“He has told you, human one, what is good and what the Lord requires from you: to do justice, embrace faithful love, and walk humbly with your God.” (Micah 6:8)
This month’s newsletter article is not filled with pretty graphics, or some “stunt” to get you to read. This month’s newsletter article is not filled with gimmicks or coupons, is not filled with fluff. This month’s newsletter article is filled with truth, and the opportunity for prayer.
Thursday, June 18, I woke up like any regular day. This was the second day of Annual Conference at Lake Junaluska. The day before had been spent in clergy session voting for delegates to General Conference, confirming provisional members, local pastors, and full connection members. A lot of great work had been accomplished. Yet, on this morning, we all woke up to reality. Wednesday, June 17, a group of people gathered for a meeting followed by Bible study. Seems like any regular thing to do on a Wednesday, and something we do as well here in our charge: gathering for worship, meetings, UMW, UMM, etc… But on this night, in this place of safety, a sanctuary, nine people were shot and killed.
Thursday morning, the news was the first thing I read. Chill bumps ran across my arms, shock stunned my brain, I was frozen sitting on the edge of the bed trying to make sense of this, trying to make sense of what I needed to do and say. This is one of the first tragic events that had occurred since I became a pastor, a shepherd, a leader in the local church. I realized people and congregation members were going to be looking to me for guidance and leadership. Being miles away from my community, I did all that I could do in that moment: to write on my blog and to be in prayer. I wrote from my heart the following words:
“As I read the news encounter, it became clear to me that this was even more than a church shooting, it was outright racism. It was an act of hate on my brothers and sisters of African decent, as they had gathered together in a sister Methodist church, Emanuel African Methodist Episcopal Church.”
Over the past few days, I have collected my thoughts and think about a few ways this has hit too close to home:
1- This is an act of hate. There is no way to rationalize this act of terror without stating it is a racist act. Yet some people in this nation defend Dylann Roof’s actions. To some people he is applauded as a hero. Others are defending him because they believe he is mentally unstable. Yet, upon reading Roof’s manifesto, I can honestly say and I can honestly know that my first understanding of this tragedy as a racist act is true. These words were written by Roof:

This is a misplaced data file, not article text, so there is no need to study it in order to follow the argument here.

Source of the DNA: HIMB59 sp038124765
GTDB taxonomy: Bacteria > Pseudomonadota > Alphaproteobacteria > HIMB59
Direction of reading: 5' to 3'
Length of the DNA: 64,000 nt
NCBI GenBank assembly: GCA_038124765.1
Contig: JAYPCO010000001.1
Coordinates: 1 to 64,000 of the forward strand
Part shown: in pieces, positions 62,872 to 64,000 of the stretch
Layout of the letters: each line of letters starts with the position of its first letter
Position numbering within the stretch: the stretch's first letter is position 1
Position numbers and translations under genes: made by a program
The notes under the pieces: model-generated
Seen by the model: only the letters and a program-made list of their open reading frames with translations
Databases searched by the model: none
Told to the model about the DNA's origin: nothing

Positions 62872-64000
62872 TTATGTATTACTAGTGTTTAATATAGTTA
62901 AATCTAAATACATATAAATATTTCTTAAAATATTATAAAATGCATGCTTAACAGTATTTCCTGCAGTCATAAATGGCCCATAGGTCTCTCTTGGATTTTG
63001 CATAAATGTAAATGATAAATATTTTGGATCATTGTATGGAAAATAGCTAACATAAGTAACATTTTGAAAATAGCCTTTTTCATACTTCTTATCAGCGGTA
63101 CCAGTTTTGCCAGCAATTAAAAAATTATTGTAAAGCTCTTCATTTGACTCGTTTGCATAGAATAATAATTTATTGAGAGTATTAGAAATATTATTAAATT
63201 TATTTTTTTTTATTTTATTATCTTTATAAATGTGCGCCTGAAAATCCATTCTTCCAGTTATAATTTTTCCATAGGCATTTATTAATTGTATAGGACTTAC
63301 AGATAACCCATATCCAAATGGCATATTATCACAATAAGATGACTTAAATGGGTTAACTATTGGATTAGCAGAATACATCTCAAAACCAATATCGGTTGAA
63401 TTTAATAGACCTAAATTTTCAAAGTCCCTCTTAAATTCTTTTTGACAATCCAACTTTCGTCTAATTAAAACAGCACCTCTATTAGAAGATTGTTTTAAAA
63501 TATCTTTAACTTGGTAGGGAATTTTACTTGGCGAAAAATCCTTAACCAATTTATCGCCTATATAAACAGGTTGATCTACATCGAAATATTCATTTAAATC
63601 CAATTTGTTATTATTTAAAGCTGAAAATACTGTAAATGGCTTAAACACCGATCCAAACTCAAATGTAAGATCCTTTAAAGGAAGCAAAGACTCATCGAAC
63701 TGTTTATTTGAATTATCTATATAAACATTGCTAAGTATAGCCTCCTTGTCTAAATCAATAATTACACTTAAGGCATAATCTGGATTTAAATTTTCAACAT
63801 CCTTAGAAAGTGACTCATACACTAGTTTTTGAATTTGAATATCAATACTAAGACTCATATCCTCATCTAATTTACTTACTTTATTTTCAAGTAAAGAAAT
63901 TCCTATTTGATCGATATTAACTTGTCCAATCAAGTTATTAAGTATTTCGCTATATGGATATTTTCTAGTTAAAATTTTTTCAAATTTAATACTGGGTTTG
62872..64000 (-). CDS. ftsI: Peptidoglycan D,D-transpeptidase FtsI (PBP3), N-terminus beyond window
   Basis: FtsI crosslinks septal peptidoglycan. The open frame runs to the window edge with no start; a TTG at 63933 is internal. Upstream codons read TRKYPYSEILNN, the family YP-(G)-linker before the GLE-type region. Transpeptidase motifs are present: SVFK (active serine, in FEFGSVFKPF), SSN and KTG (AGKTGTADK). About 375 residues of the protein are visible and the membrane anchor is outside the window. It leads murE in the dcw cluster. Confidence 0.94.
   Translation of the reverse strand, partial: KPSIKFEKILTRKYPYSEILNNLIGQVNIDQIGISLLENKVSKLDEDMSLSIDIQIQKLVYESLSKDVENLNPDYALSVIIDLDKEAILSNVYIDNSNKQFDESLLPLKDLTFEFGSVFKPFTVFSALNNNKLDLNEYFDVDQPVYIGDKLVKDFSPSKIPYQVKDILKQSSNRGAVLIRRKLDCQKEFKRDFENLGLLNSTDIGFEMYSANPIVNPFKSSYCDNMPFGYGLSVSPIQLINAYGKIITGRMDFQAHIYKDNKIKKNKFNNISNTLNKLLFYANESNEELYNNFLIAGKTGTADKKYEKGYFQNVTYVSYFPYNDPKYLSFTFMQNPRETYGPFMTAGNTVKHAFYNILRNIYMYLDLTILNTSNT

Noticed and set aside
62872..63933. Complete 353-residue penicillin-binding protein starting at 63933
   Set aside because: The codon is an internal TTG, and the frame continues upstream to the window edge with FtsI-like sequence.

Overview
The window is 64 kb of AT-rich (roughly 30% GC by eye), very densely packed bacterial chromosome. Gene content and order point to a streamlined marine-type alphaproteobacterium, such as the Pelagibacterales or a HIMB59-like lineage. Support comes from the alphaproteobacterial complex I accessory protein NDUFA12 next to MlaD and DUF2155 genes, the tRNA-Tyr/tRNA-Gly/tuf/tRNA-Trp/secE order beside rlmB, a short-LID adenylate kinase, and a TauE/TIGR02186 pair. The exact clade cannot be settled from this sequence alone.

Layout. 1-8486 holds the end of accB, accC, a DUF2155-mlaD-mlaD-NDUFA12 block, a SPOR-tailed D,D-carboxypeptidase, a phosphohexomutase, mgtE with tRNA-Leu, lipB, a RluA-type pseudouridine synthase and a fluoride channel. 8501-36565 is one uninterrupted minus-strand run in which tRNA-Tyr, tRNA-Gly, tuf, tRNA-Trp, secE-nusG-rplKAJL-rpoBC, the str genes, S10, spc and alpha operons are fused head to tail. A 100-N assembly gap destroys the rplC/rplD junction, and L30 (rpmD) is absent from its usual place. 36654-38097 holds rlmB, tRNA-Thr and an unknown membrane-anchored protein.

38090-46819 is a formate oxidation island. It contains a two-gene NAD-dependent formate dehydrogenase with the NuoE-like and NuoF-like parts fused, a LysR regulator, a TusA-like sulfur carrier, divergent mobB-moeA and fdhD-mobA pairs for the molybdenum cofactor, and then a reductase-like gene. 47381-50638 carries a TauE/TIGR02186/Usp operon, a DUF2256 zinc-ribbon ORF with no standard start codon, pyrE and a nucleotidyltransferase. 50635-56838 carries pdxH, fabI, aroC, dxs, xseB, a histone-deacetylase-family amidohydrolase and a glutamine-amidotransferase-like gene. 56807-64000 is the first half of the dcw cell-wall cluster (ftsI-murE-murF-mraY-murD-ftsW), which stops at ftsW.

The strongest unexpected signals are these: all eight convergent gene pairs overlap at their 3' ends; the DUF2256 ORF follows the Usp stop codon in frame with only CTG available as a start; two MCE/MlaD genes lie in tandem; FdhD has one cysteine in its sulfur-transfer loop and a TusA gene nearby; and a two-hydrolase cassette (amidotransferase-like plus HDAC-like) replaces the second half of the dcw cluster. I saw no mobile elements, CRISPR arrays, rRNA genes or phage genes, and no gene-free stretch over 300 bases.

I have no choice. I am not in the position to, alone, go into the ghetto and fight. I chose Charleston because it is most historic city in my state, and at one time had the highest ratio of blacks to whites in the country. We have no skinheads, no real KKK, no one doing anything but talking on the internet. Well someone has to have the bravery to take it to the real world, and I guess that has to be me.
These, my friends, are words that bring tears to my eyes because of the blatant hate written in these words. This, my friends, is hitting to close at home for me to not talk or write about.
2- These actions happened in a church. This act of terror, of murder, of hate, happened in a place that is built for love, grace, and the sharing of God’s word. Nine people were killed while gathering in learning a deeper knowledge of God’s word. We hear on the news and read in the newspapers acts of churches and mosques being burned and bombed all around this world. But on this day, in a city that is less than five hours away, a congregation was rocked with horror, as a young man enters the doors of the church not to be in communion as brothers and sisters in Christ, but to open fire killing those that were gathered in the name of Christ. My brothers and sisters, we do this every Sunday morning – we gather every Sunday as a body to be in the presence of Christ, to hear the word proclaimed, to pray … and it never crosses our minds that some person would want to enter the doors to hurt us, to kill us. Even more, the thought never crosses our minds that some person is going to enter our church and kill us because of the color of our skin. As a pastor, this hurts, it makes me angry, I don’t understand, because every time I enter the pulpit, every time I deliver a word from God, I am preaching for all people, I am preaching love and grace, I am preaching reconciliation … and so, for me, this is an unfathomable act of hatred toward a brother and sister of mine – a member of the body of Christ!